Anytime a newspaper goes through a redesign, some people are going to hate it, and they will be vocal. And the complaints are almost always the same.
Having just gone through such a revamp with this blog, I offer this list of the top 10 complaints about a newspaper redesign.
10. It looks like USA Today.
9. Why isn’t international news on the front page anymore?
8. The type is too small. I can’t read the stories.
7. The photos are too big. There’s less space for news.
6. Dumbing down the newspaper will not attract younger readers.
5. The weather map looks like the one in USA Today.
4. A redesign has never been shown to increase newspaper revenue. Never!
3. The colors are ugly and distracting.
2. I can’t find the Jumble.
1. Why are you turning into USA Today?
UPDATE: Thanks to links at Romenesko and elsewhere, this post is getting lots of traffic. It’s also being perceived in some quarters as a critique of the redesign at the Los Angeles Times. It isn’t about the LAT — it’s about typical reaction from readers to a typical newspaper redesign.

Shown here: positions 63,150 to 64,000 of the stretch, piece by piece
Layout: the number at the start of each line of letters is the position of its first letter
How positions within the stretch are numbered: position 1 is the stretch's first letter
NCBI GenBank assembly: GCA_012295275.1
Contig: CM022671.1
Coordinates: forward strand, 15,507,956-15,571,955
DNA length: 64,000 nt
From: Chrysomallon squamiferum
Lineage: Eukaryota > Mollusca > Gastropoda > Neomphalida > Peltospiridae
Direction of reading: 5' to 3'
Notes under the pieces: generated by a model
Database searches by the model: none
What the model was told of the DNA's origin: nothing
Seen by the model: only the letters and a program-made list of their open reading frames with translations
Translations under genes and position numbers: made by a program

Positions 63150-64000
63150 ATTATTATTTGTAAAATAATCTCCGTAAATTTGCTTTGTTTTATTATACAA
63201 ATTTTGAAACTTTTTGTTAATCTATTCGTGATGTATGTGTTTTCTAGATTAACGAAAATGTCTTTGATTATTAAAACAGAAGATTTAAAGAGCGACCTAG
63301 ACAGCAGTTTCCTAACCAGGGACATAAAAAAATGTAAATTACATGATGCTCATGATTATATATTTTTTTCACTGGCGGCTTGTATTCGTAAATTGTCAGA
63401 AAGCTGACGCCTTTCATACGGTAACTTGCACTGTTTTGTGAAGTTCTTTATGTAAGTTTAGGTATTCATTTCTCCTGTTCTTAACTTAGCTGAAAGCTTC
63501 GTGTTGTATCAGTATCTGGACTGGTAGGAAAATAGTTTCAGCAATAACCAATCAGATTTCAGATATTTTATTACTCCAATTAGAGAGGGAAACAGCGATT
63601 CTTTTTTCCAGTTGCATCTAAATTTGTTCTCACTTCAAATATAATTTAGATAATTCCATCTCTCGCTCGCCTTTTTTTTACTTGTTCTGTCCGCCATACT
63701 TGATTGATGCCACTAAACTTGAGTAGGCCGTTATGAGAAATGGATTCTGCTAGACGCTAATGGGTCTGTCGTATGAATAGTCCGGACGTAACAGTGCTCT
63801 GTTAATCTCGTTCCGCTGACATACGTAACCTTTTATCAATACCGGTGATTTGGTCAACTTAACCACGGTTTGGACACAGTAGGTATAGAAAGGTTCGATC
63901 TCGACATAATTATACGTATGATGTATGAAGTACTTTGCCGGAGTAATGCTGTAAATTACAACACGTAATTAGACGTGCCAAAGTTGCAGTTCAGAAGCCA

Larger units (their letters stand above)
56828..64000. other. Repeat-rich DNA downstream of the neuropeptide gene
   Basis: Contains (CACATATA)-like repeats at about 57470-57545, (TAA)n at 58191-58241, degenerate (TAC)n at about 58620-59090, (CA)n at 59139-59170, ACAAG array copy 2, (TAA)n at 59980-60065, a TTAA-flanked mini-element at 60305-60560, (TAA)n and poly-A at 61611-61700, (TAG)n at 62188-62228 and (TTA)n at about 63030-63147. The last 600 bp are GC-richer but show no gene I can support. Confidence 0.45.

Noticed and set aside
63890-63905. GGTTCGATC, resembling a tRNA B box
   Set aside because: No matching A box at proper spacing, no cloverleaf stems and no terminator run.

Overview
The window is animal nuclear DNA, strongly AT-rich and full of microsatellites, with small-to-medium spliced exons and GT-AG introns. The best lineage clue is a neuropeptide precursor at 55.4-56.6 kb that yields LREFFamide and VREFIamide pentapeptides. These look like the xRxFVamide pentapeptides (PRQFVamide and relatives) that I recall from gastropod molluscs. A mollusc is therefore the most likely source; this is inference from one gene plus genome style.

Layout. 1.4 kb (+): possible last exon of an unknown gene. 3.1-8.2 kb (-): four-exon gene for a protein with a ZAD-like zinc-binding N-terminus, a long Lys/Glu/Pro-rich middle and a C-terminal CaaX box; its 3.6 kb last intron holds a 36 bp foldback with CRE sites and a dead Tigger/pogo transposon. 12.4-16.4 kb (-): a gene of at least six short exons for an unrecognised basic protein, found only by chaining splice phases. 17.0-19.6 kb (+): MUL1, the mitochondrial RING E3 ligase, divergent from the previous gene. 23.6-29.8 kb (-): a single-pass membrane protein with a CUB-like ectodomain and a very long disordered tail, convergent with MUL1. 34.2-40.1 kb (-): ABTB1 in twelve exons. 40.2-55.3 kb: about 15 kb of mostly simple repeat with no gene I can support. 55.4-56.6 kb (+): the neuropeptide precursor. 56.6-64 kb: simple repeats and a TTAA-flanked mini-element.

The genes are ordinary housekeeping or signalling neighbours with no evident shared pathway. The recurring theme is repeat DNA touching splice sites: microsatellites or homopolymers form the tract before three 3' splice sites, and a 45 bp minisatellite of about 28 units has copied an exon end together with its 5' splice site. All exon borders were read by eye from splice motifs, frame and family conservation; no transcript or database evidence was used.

Thanks for reading.
This is the new home for The Editor’s Desk. I’m still unpacking, so please pardon the unfinished feel and the occasional moving around of furniture.
Thanks for your patience during the move.
Columbus Day is confusing. What’s open? What’s closed?
Back in the day, newspapers ran textboxes (usually in a grid format) that listed holiday closings for banks, post offices, courts, libraries and schools. Information about garbage pickup was usually included too.
Copy editors and page designers lucky enough to work for newspapers with zoned editions had to deal with “closings boxes” tailored to specific readers in different circulation areas. This made sense for those readers, but they were often a headache for the copy desk. The problem was the size of the box changed from edition to edition, requiring changes to the overall layout of a page — the one for Rockingham County may be a lot smaller than the one for Guilford County, for example.
Readers still want this information, and nowadays many are looking online. The Hot Trends list at Google has these search terms among the top 100 on this Columbus Day:
- columbus day 2008 calendar
- is there mail on columbus day
- columbus day bank holiday
- us postal service holidays
- is the post office open on columbus day
So, readers are looking for this information. Are they finding it easily? Not at prominent North Carolina news sites. Searches at WRAL.com and the Greensboro paper’s site were fruitless. The News & Observer’s site has this brief tucked away. A search at the Charlotte Observer’s site turned up this list.